14. Ebenezer in Georgia. -- The first ninety-one persons of the Salzburg colony, which later numbered about 1,200 souls, landed at Savannah, March 10, 1734. They were accompanied by Pastors John Martin Bolzius and Israel Christian Gronau, who had received their education at Halle. Governor Oglethorpe led the immigrants twenty-three miles northwest of their landing-place, where they erected a monument of stones and called the settlement Ebenezer. Seven years later (1741) Jerusalem Church was built, for which also Whitefield had made collections in Europe. In 1743 a second church was dedicated in the country. Dr. Graebner records the following statistics: "In 1743 the congregation numbered 279 souls: 81 men, 70 married women, 6 widows, 52 boys, 59 girls, and 11 maid-servants." (554.) In 1744 the Salzburgers celebrated the tenth anniversary of their deliverance on the tenth of March, a day which was annually observed by them as a day of thanksgiving. Sorrow followed the joyous celebration, for in the following year, January 11, 1745, their beloved Pastor Gronau was called to his eternal reward. Dwelling on Gronau's edifying death, Bolzius wrote in a letter dated January 14, 1845: "His heart was in deep communion with the dear Savior. With profound desire he received the Lord's Supper a few days before his dissolution. He distinctly recognized all who surrounded him [when he was dying], and exhorted them to praise God. It seemed, and such was also inferred from his words, as though, like Stephen, he saw something extraordinarily beautiful and glorious. At last, after stretching forth his hands and taking leave of all, he directed his folded hands toward heaven, praying and praising God. Finally, saying, 'Do come, Lord Jesus, Amen, Amen, Amen!' he closed his eyes and mouth, and entered peacefully into the joy of God." (556.) Gronau was succeeded by Pastor H. H. Lemke, of Schaumburg, who previously had been active in the institutions at Halle. His diploma of vocation was signed by Samuel Urlsperger in the stead and name of the English Society for the Promotion of the Knowledge of Christ. Thus Ebenezer was actually the foundation of a mission society whose members were for the most part adherents of the Reformed Church. In 1742 Pastor John Ulrich Driessler had been called to the congregation of Frederica, south of Savannah. He entered upon his labors in 1744, and died three years later. In the following years several ships arrived bringing emigrants from Swabia. To meet the growing needs Pastor Chr. Rabenhorst was sent to the colony in 1753. In 1765 Pastor Bolzius died, sixty-two years old, repeating the words: "Father, I will that they also whom Thou hast given Me be with Me where I am, that they may behold My glory which Thou hast given Me." (John 17, 24.) None of the three pastors, who were easily able to minister to the spiritual needs of the colony, displayed a missionary spirit in any marked degree.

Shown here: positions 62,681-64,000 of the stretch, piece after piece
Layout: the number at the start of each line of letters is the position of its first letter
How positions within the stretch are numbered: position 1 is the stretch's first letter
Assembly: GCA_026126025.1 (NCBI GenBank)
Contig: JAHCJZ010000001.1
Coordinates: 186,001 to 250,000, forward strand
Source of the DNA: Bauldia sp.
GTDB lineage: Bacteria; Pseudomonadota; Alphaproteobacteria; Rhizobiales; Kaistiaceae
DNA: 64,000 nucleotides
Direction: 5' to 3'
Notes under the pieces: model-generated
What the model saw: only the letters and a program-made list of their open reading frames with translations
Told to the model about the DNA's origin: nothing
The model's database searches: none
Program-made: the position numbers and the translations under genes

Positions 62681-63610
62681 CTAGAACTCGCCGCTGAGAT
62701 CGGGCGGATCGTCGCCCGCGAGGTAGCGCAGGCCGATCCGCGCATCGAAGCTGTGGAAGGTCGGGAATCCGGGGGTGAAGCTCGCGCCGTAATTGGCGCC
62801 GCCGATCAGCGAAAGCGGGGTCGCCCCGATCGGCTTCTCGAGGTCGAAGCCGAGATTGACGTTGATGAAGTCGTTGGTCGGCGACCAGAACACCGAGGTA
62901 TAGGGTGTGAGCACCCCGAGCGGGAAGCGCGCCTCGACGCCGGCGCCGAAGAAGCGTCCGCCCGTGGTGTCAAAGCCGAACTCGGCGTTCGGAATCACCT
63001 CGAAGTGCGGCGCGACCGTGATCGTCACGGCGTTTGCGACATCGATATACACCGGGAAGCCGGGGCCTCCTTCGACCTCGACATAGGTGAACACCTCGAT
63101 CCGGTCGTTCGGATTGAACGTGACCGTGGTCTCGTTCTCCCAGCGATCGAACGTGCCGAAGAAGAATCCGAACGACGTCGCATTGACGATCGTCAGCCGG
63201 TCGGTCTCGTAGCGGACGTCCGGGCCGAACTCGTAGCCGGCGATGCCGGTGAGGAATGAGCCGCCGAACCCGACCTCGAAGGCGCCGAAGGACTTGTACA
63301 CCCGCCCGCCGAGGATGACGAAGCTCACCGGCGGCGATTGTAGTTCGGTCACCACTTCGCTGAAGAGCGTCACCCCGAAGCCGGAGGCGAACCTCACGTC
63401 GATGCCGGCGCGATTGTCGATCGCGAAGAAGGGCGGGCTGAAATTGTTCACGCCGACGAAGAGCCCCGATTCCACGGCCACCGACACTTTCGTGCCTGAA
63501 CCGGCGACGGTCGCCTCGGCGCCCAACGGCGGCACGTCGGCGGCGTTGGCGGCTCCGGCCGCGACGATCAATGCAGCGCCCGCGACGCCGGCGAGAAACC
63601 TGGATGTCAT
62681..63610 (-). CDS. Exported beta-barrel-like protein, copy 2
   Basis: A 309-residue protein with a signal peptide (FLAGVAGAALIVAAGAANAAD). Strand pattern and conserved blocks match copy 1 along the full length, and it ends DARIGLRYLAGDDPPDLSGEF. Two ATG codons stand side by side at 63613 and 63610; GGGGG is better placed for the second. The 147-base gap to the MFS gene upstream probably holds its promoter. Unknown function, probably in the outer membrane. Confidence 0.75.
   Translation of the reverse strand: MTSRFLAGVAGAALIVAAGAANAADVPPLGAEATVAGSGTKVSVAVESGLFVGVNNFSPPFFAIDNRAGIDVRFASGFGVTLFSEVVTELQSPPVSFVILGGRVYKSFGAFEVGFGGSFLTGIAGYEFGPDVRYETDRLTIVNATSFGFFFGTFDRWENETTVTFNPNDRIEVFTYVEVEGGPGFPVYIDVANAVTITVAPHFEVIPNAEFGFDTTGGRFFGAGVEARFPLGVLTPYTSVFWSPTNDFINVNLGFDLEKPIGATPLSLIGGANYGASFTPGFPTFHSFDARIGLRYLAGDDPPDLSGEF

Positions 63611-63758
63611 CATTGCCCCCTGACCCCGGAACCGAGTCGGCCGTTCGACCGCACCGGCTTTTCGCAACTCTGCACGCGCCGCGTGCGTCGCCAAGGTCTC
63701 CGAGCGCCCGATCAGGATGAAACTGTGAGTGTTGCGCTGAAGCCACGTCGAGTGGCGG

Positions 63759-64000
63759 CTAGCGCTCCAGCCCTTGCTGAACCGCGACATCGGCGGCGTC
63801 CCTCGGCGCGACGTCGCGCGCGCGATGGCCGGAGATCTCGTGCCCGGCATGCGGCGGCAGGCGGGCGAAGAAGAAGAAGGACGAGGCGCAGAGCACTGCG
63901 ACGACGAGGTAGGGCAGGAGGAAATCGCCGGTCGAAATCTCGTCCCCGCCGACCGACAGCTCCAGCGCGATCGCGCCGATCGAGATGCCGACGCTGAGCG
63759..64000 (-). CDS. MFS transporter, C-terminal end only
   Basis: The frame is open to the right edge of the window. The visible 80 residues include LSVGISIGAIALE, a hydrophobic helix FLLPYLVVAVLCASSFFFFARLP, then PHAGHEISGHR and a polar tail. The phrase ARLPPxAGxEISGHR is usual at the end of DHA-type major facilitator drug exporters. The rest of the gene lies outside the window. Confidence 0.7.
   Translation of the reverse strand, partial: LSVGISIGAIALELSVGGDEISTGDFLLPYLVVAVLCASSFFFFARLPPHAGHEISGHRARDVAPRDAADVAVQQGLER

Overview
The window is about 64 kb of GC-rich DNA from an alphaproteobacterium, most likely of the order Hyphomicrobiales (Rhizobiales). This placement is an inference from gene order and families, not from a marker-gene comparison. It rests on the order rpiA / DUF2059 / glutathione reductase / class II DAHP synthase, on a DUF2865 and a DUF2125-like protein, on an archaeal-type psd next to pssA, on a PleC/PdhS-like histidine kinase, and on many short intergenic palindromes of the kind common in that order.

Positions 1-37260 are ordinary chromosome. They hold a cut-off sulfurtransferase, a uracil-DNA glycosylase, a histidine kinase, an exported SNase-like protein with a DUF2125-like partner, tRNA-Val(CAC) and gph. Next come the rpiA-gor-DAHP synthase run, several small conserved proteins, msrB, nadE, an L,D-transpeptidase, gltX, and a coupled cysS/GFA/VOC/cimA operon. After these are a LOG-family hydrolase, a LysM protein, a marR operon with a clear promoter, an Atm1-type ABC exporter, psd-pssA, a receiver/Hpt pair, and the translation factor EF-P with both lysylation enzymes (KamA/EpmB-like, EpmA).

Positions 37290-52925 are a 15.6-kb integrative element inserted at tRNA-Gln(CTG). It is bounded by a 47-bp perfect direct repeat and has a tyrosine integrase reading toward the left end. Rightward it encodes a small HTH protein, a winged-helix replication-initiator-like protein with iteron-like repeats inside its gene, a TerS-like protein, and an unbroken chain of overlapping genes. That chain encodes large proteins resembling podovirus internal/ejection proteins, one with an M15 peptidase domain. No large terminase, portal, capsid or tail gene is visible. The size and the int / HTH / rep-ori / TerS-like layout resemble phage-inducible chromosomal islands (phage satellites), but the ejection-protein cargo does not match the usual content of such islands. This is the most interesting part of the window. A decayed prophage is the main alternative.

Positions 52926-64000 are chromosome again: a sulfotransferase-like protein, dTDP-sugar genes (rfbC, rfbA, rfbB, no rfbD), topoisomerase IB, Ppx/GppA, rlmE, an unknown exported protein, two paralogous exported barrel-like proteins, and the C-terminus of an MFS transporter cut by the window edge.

15. Dissension and Disintegration. -- While Bolzius, Lemke, and Rabenhorst had labored together in harmony, dissension and strife began to blast the blissful peace and quiet contentment of Ebenezer, when, after the death also of Lemke, Pastor C. F. Triebner arrived in 1773. The congregation was torn by factions, the minority siding with Triebner in his bitter opposition to Rabenhorst. When the majority refused Triebner permission to officiate in the church, the minority forced the doors. After a new lock had been secured by the majority, the minority began to conduct separate services in the home of John Wertsch, and entered suit before the Governor of Georgia. This brought about the loss of their church property, the Governor, in accordance with the express wording of the patent grant of April 2, 1771, deeding Jerusalem Church to the Episcopalians. The patent contained the provision: "... for the only proper use, benefit, and behoof of two ministers of the Gospel, residents within the parish aforesaid, using and exercising divine service according to the rites and ceremonies of the Church of England within the said parish and their successors forever." (599.) In 1774 Muhlenberg arrived, commissioned by the "English Society" to conduct an investigation and restore peace. A reconciliation was effected, and articles of agreement were signed by the pastors and the members of the congregation. Before long, however, the old discord broke out again and continued unabated until the death of Pastor Rabenhorst in 1777. Triebner now secured a firm footing in the congregation. But new storms were brewing for the poor people. In 1775 the War of Independence had broken out, in which Triebner not only espoused the cause of England himself, but urged his congregation to do the same, thereby bringing untold misery upon Ebenezer. Triebner, taken captive and severely dealt with, finally found his way back to Europe. After the war Ebenezer presented a sad spectacle. Soldiers had used the church as a hospital and stable; Rabenhorst's home had been given to the flames; fields were laid waste; and the inhabitants were scattered and despoiled of their property. The congregation, however, recovered, and through the endeavors of Urlsperger received a new pastor in the person of John Ernest Bergmann, who had studied at Leipzig. In 1785 he assumed the duties at Ebenezer, formerly discharged by two and three pastors. But, though a diligent worker, Bergmann was not a faithful Lutheran, nor did he build up a truly Lutheran congregation. There came a time when but very little of Lutheranism was to be found in the old colony of the Salzburgers. (600.) During Bergmann's long pastorate, which was conducted in the German language exclusively until 1824, the Americanized young people gradually began to drift away from the mother church. However, to the present day descendants of the Salzburgers are found in the Lutheran congregations of Savannah and of the Georgia Synod.